'Predestination': Shanghai Review

Arclight
An intensely watchable time travel thriller that doesn’t show its equally compelling subplot enough respect.

The Spierig Brothers directing team and actor Ethan Hawke collaborate again for another ambitious spin on an old story.

Inevitability and destiny are at the root of this mind-twisting adaptation of Robert Heinlein’s short story “All You Zombies,” a complicated, often boggling and frequently challenging sci-fi drama dealing with the self, identity, gender and, of course, the paradox of time travel. Ambitious and occasionally straight up weird, Predestination has currency on its side on every level. The film comes from the fine tradition of other time travel thrillers like Primer, Looper and Source Code, but Predestination takes temporal paradoxes to an entirely new (and nearly unsustainable) level.

For those who haven’t read Heinlein’s semi-obscure story, it’s difficult to explain the plot without revealing too much and thereby removing the pleasure of its onion layer narrative (though seasoned sci-fi buffs and careful observers should figure it out). Still, it’s the kind of movie that will get audiences talking, trying to find the “beginning” of the story and piecing together—or tearing apart—the logic of it. The genre material could make it a niche market hit and the film lends itself well to download distribution. Specialty festivals are assured.

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Ethan Hawke has been on genre tear of late, which could be argued began with the Michael and Peter SpierigsDaybreakers, a novel spin on the vampire mythos that may not have been completely successful but as at least trying something new. It’s continued with The Purge, Sinister and the unfortunate actioner Getaway, and this time around he stars as a Temporal Agent—sort of a time cop—simply referred to a The Barkeep.

In Manhattan of the 1970s, he has been assigned his final mission, to find an anonymous terrorist called the Fizzle Bomber before his most heinous crime, and he thinks working at a dive bar will help him suss out a lead. His obsession with the bomber stems equally from his desire to stop a horrible crime and save his own life. One evening, a young man walks in and after initial hostilities are exchanged, the man (Australian television regular Sarah Snook in a breakout performance, and not a spoiler) identifies both himself and his cheesy, true confessions-style magazine column as The Unmarried Mother. He then launches into a long, tragic story that begins in 1945 when she was abandoned at an orphanage and, learned of her intersex nature and appears, at first, to end in this bar. The Barkeep then goes one better and reveals his time shifting job and winds up giving The Unmarried Mother the career he always wanted.

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The first 45 minutes of Predestination feels like a sci-fi two-hander, concentrated almost exclusively on The Barkeep and The Unmarried Mother (Hawke and Snook are both excellent in these segments) and this is the superior half. It lays the crucial groundwork for the film’s second part, which doesn’t rely on the science fiction trope of crossing timelines erasing each other: it’s fine to interact with an alternate (or otherwise) version of yourself. That raises questions pivoting on influencing the past and how the course of our lives could be heavily predetermined somehow.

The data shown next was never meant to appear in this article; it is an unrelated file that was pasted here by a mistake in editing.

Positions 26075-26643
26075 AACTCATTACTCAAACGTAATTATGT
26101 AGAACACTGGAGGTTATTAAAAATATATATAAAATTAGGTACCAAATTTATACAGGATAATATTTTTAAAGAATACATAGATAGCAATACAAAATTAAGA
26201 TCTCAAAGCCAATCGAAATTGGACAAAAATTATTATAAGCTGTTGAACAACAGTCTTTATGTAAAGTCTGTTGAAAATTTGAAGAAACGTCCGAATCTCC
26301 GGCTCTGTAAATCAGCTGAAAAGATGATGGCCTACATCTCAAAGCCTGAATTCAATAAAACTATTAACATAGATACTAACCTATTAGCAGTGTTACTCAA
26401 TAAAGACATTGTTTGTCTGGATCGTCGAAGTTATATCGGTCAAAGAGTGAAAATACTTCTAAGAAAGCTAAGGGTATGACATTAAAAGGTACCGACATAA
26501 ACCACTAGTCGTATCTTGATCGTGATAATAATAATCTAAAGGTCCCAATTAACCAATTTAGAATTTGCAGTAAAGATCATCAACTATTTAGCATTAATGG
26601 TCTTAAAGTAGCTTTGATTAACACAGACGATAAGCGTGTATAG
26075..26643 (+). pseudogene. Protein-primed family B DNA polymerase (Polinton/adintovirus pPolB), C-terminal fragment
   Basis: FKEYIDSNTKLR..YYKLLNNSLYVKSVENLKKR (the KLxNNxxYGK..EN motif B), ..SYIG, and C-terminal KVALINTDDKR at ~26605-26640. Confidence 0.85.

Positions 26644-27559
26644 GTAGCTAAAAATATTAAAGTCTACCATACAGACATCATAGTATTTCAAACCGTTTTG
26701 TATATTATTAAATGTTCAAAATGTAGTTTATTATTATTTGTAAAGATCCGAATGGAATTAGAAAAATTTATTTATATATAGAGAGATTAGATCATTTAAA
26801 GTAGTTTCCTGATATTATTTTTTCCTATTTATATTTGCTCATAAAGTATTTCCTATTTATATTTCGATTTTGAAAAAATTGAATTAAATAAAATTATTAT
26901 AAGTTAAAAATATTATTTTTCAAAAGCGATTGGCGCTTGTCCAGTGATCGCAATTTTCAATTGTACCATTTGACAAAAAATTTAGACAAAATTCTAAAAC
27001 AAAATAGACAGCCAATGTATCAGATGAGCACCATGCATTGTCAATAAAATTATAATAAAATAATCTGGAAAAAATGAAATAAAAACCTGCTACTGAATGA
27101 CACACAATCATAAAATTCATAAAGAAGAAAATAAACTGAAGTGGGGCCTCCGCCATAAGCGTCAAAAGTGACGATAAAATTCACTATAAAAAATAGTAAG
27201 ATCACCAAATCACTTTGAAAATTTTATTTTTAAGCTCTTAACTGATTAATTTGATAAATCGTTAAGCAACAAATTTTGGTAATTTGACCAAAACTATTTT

There’s something strange, wonderful, troublesome, brave, bonkers and completely watchable about Predestination that separates it from the scores of other time travel adventures that have come down the pipe in the past few years. There’s a lot that’s familiar here too, starting with Matthew Putland’s one part Watchmen, one part Equilibrium retro-futuristic production design (admittedly Putland has done wonders with the golden age of sci-fi “world of the future” vibe). But chief among the distinctions is The Unmarried Mother her/himself. Snook could either be a young Leonard DiCaprio or a young Jodie Foster (seriously), and every time it appears as if she’s flirting with Saturday Night Live sketch territory, the story pulls us back in and reminds us that there’s logical for her character’s behavior and to her revelatory performance. There are glimpses of a thoughtful examination of gender identity at play that are sadly abandoned at the mid-point in favor of the time travel and there’s a whiff of marginalization; The Unmarried Mother is fundamentally a plot device that serves The Barkeep’s tale.

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Writer-directors the Spierigs have a strong grasp on the material, and based on their past films (also Undead) they clearly appreciate the speculative genres. Predestination could easily have gotten out of control but the duo don’t get too flashy, making every moment count and telling the increasingly preposterous story to the very last shot. The final 15 minutes, sadly, feel a bit rushed, and the final reveals come at a frantic pace that clashes with the earlier (relatively) slower, more meticulous pace. Ultimately it’s hokum but it’s well made hokum and considerably chewier than most.

Production company: Black Lab Entertainment, Wolfhound Pictures
Cast: Ethan Hawke, Sarah Snook, Noah Taylor
Director: Michael Spierig, Peter Spierig
Screenwriter: Michael Spierig, Peter Spierig, based on the short story “All You Zombies” by Robert Heinlein
Producer: Paddy McDonald, Tim McGahan
Executive producer: Michael Burton, Gary Hamilton, Matt Kennedy, James M. Vernon
Director of photography: Ben Nott
Production designer: Matthew Putland
Costume designer: Wendy Cork
Editor: Matt Villa
Music:Peter Spierig
Sales: Arclight Films
No rating, 96 minutes  

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